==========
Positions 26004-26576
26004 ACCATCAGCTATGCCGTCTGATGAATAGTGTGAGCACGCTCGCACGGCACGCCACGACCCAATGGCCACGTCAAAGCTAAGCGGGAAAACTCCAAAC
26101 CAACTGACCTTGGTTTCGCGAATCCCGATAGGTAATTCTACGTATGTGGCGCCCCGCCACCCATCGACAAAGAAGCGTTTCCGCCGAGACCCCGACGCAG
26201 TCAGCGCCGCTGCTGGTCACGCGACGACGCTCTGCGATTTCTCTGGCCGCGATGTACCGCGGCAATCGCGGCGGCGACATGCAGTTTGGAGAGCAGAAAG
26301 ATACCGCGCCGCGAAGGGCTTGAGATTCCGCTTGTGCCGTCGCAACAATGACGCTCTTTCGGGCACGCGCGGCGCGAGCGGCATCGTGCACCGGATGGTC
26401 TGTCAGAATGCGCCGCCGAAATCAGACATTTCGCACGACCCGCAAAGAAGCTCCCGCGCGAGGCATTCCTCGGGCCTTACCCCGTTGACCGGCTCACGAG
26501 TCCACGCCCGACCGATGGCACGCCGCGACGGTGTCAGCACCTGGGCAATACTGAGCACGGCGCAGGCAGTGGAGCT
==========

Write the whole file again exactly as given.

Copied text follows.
Positions 26004-26576
26004 ACCATCAGCTATGCCGTCTGATGAATAGTGTGAGCACGCTCGCACGGCACGCCACGACCCAATGGCCACGTCAAAGCTAAGCGGGAAAACTCCAAAC
26101 CAACTGACCTTGGTTTCGCGAATCCCGATAGGTAATTCTACGTATGTGGCGCCCCGCCACCCATCGACAAAGAAGCGTTTCCGCCGAGACCCCGACGCAG
26201 TCAGCGCCGCTGCTGGTCACGCGACGACGCTCTGCGATTTCTCTGGCCGCGATGTACCGCGGCAATCGCGGCGGCGACATGCAGTTTGGAGAGCAGAAAG
26301 ATACCGCGCCGCGAAGGGCTTGAGATTCCGCTTGTGCCGTCGCAACAATGACGCTCTTTCGGGCACGCGCGGCGCGAGCGGCATCGTGCACCGGATGGTC
26401 TGTCAGAATGCGCCGCCGAAATCAGACATTTCGCACGACCCGCAAAGAAGCTCCCGCGCGAGGCATTCCTCGGGCCTTACCCCGTTGACCGGCTCACGAG
26501 TCCACGCCCGACCGATGGCACGCCGCGACGGTGTCAGCACCTGGGCAATACTGAGCACGGCGCAGGCAGTGGAGCT